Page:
Last week, the U.S. Supreme Court issued its decision in Kansas v. Nebraska, a dispute over the waters of the Republican River. The Republican flows from Nebraska into Kansas, and for most of the last 17 years the two states have been fighting over whether Nebraska is taking more than its legal share of the water. (Kind of fitting, I think, that these two red states are squabbling over whether they are getting enough of the Republican.) By the time this case reached the Supreme Court, the parties had accepted that Nebraska took too much water in 2005-06; the key issues were about remedies for Nebraska’s excessive use, and what the Court said on those issues is potentially important for future interstate water cases.
First, a bit of context. This case dealt with the Republican River Compact, an interstate agreement involving Kansas, Nebraska, and Colorado (where the river originates). Interstate compacts are negotiated deals by which two or more states agree on the allocation or management of a water body that they share. There are more than two dozen such compacts, mostly in the West, and each one is unique. Under the U.S. Constitution, however, no compact can take effect until Congress has ratified it, making it the law of the land. Thus, every compact is both a contract and a federal law; in the new Supreme Court decision, Justice Kagan’s majority opinion tends to emphasize the “federal law” aspect of the compact, while Justice Thomas’ dissent stresses the “contract” aspect. Compacts are typically enforced in cases before the Supreme Court, and often there are intense legal and technical disputes over whether a compact has been violated. The new opinion does not address such “liability” questions–but its reference to the Court’s “capacity to prevent one state from taking advantage of another” might suggest that where a compact is unclear, the Court will interpret it based partly on the Court’s sense of what is fair to all the affected states.
Nebraska and Kansas had settled an earlier lawsuit over the compact in 2002, agreeing on a complex technical methodology for quantifying Nebraska’s obligations to Kansas and determining whether they were being met. The day of reckoning for the upstream state arrived in 2005-06, which was a drought period in that area. Nebraska delivered about 70,000 acre-feet less than it should have, and when the case reached the Supreme Court the parties had accepted that number, and also Kansas’ resulting losses of $3.7 million. Nebraska agreed to pay that amount, but Kansas asked for further relief in the form of additional payments and an injunction that would impose future obligations on Nebraska. The Supreme Court held that further relief was appropriate, largely because Nebraska–which has always been very reluctant to regulate pumping–had to know that its efforts to reduce water use were too little and too late to achieve compliance by 2005-06. The Court concluded that “Nebraska recklessly gambled with Kansas’s rights, consciously disregarding a substantial probability that its action would deprive Kansas of the water to which it was entitled.”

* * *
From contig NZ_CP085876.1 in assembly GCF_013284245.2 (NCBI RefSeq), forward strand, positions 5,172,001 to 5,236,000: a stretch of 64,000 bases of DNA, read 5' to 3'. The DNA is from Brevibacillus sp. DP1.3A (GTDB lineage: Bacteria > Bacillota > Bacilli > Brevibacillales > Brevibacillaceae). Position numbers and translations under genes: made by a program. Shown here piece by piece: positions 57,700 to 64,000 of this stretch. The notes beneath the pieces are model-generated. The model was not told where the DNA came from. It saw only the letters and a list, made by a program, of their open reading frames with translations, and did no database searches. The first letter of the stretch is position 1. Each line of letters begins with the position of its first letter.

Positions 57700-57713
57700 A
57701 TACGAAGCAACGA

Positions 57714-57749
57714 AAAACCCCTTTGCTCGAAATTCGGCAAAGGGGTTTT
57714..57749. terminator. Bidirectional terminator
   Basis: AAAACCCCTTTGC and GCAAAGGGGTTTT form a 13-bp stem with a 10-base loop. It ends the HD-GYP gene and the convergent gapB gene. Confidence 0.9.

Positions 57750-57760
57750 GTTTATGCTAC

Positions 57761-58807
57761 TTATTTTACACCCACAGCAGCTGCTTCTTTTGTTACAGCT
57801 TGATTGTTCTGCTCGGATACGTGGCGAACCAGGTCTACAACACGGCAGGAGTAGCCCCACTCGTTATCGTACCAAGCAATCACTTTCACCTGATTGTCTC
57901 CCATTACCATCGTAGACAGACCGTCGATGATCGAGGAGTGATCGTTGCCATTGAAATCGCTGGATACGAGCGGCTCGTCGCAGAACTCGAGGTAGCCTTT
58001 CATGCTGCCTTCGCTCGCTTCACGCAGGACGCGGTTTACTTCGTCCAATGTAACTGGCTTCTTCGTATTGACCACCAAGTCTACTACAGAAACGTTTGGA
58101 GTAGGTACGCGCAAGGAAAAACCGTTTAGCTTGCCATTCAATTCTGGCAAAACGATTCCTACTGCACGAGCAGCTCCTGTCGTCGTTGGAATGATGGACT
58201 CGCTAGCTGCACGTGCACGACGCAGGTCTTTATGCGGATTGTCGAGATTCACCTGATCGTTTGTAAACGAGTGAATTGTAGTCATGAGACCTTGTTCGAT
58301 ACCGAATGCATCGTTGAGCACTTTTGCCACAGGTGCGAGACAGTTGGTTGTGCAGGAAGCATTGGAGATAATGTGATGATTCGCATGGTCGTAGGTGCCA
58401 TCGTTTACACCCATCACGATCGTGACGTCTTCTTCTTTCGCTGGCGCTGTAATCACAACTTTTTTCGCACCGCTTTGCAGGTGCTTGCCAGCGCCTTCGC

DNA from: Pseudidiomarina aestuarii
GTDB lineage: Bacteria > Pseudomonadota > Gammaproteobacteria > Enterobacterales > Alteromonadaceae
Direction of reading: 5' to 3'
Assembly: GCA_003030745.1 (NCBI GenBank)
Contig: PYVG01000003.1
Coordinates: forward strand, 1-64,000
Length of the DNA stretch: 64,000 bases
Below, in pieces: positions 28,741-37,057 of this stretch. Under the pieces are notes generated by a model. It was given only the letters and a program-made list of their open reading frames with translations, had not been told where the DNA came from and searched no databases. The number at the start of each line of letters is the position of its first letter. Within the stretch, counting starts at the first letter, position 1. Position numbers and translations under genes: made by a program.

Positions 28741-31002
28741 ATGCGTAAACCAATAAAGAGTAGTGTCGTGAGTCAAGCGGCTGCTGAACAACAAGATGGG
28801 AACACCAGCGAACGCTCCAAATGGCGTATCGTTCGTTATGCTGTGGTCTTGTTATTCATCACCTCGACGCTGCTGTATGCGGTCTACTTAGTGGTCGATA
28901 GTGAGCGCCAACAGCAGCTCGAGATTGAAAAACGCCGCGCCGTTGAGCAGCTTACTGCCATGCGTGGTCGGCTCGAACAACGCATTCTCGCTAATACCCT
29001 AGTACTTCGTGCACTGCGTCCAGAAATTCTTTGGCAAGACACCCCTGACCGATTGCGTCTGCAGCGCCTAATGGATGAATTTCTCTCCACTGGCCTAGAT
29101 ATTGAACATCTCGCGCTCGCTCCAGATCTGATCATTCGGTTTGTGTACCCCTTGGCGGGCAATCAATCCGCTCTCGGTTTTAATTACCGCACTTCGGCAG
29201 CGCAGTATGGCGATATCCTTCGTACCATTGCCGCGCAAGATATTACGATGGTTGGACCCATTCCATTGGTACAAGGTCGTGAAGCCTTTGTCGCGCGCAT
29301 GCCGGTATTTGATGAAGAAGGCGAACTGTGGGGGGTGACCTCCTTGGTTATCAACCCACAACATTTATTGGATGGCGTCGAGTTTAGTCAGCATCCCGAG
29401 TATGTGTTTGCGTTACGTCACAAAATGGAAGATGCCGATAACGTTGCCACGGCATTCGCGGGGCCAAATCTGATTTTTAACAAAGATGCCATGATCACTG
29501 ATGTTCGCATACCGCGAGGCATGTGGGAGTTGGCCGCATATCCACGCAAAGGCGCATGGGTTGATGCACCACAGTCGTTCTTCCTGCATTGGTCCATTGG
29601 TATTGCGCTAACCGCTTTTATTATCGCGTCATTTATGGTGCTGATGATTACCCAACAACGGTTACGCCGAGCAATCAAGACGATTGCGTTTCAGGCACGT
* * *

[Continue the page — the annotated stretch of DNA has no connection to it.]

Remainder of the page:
The Court agreed that Nebraska should have to pay more than Kansas’ losses of $3.7 million, in part because Nebraska had made far more money than that by keeping the extra water for itself. The Court noted that “the higher value of water on Nebraska’s farmland than on Kansas’s means that Nebraska can take water that under the Compact should go to Kansas, pay Kansas actual damages, and still come out ahead.” Unwilling to leave those incentives in place, the Court ordered Nebraska to pay an additional $1.8 million, despite a conclusion that Nebraska’s benefit was probably far greater than that. Three justices dissented on that remedy, arguing that the Court should not have ordered the extra payment at all. But all nine justices rejected the other relief that Kansas requested: an injunction governing Nebraska’s future conduct. On this point the Court said little, but it concluded that there was adequate assurance of Nebraska complying in the future, now that the state had imposed stronger legal controls on pumping.
What does this case (which involved additional issues that I haven’t addressed here) mean for other ongoing or potential disputes over compliance with an interstate water compact? I see three key lessons. First, the Court expects states to “take the medicine” by restricting or reducing their water uses as needed to meet their compact obligations, even when the medicine tastes bad to the states and their water users (and even in times of drought). Second, the Court will use its broad and flexible remedial powers to discourage states from taking the easy way out of these disputes, i.e., allowing ongoing overuse of water and simply paying compensation. Third, injunctive relief will be hard to get even when a state has knowingly violated a compact, as the Court is far more comfortable ordering payments to address violations. And because the Court ordered Nebraska to pay only part of the money it made from using too much, the new decision may not be enough to convince other states that they should take expensive, unpopular steps to reach compliance.